Units For Measuring Area

By 3rd grade your children will likely already have been introduced to inches, feet, centimeters, and meters as units of measurement and these units of length as are now the basis of square units for measuring area. The activity worksheets below will give "hands-on" practice with using square centimeters and square inches.

Note: Some of the worksheets below required unit squares to be printed and cut out. If you have card or stiff paper then this will make manipulating these much easier.

Activity Worksheets

This units of measurement worksheetworksheet icon involves cutting out square inch units and using them to measure the area of rectangles and this worksheet repeats the activity with square centimeters worksheet icon.

A photo showing part of an activity worksheet being done

Use the square inches and square centimeters to measure various household shapes. Discuss with your children:

  • The importance of no overlaps or gaps between the units
  • How the same shape, measured with both units, requires many more square centimeters but that does not mean it has a bigger area. i.e. the unit of measurement is very important.
  • Any gaps or overlaps at the sides of the shape and how the smaller unit generally makes these smaller and could be said to be more precise.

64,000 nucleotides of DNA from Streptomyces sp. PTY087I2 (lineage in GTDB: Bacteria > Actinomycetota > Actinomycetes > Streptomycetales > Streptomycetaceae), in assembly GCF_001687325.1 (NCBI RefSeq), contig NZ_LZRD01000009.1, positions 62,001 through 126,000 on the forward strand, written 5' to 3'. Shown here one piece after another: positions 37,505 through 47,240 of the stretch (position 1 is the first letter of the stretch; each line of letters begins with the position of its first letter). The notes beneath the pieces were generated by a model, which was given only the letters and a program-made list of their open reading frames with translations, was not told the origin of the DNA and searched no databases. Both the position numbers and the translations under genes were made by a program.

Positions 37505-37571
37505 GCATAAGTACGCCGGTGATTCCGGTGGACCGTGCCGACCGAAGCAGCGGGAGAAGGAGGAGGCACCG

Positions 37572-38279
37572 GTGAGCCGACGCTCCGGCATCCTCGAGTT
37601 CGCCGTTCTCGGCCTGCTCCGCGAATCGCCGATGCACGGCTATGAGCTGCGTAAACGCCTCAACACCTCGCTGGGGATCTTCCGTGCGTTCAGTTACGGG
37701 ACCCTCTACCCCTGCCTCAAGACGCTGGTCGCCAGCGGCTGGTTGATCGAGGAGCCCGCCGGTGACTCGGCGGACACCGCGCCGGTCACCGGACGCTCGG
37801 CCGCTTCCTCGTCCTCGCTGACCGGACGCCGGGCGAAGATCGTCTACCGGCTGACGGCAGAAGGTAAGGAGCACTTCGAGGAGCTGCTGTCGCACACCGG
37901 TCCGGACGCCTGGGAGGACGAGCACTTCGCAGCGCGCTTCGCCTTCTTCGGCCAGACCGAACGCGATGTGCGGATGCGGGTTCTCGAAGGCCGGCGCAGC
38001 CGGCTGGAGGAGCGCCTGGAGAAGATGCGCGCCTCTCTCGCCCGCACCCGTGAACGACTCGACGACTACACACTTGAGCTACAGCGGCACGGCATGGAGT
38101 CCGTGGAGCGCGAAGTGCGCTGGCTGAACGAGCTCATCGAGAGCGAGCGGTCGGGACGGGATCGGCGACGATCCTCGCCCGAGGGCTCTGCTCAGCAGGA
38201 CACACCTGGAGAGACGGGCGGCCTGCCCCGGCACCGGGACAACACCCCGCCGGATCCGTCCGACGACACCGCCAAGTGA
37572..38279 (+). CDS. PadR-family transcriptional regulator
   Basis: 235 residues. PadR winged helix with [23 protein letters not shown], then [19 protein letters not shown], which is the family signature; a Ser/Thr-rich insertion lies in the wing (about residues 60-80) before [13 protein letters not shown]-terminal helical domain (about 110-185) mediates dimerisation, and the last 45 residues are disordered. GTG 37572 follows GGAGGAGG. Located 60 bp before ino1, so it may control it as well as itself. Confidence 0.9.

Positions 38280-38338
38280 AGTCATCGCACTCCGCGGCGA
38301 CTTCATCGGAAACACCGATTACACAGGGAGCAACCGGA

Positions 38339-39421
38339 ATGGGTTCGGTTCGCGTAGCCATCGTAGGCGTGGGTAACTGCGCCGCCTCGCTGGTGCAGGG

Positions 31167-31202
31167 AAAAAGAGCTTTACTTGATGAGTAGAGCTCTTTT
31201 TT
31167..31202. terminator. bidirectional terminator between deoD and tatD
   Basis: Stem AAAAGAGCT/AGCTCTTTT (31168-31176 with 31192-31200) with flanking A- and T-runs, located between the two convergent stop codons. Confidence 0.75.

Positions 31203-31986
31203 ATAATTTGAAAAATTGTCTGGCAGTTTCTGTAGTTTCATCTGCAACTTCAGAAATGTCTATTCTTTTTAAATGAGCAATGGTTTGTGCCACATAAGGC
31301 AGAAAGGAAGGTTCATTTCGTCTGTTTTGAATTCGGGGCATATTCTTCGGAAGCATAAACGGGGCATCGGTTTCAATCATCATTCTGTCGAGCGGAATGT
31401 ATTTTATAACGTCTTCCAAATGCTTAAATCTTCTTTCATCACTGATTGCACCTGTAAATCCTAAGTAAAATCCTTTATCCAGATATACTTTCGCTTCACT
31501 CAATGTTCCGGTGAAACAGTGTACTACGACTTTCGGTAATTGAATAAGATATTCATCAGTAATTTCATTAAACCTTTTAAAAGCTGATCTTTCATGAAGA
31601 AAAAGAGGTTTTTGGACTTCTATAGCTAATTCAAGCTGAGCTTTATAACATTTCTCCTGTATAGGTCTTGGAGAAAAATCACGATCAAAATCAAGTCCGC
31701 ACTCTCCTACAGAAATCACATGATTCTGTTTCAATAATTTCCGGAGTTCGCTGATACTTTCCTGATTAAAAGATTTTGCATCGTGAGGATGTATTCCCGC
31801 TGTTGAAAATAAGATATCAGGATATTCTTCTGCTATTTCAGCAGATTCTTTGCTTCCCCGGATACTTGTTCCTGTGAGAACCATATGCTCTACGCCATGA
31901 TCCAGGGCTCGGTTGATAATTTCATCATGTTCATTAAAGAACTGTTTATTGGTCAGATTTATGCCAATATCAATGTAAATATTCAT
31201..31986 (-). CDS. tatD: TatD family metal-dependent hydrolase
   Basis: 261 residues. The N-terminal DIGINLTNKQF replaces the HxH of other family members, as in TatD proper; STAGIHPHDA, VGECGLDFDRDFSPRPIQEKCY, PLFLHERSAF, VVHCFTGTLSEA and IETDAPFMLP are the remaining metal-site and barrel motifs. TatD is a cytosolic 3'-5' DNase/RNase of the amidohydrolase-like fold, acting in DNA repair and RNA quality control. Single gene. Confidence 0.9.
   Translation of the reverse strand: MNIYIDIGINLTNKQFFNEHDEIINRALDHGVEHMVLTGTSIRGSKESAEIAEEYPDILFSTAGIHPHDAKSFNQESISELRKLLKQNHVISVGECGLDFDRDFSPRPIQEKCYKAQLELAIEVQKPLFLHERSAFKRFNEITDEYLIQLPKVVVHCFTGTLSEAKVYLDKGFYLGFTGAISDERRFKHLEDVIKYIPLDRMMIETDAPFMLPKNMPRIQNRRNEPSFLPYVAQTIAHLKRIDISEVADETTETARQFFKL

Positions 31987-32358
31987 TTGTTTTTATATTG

A photo showing part of an activity worksheet where unit squares are measuring a rectangle

This measurement worksheet worksheet icon challenges students to find areas by counting square centimeters and further challenges them to draw shapes of a specific area.

An area of 15 square centimeters with no reference to the length of the sides

Equating rows and columns with length of sides

As illustrated below, the number of square units in each column and each row equates to the length of the rectangle’s sides. Do not assume that your children will immediately make this connection.

A rectangle with the first row and column of square units highlighted and linked to the height and width

This activity worksheet worksheet icon will help your children make the important connection between the number of units and the lengths of the sides. Discuss whether you can find the area using the number of rows and number of columns. Your children may be able to visualize the missing parts and count all the squares or they may start to see how addition or multiplication can be used.

Note: You may wish to reuse the unit squares that were printed and cut out for an earlier worksheet.

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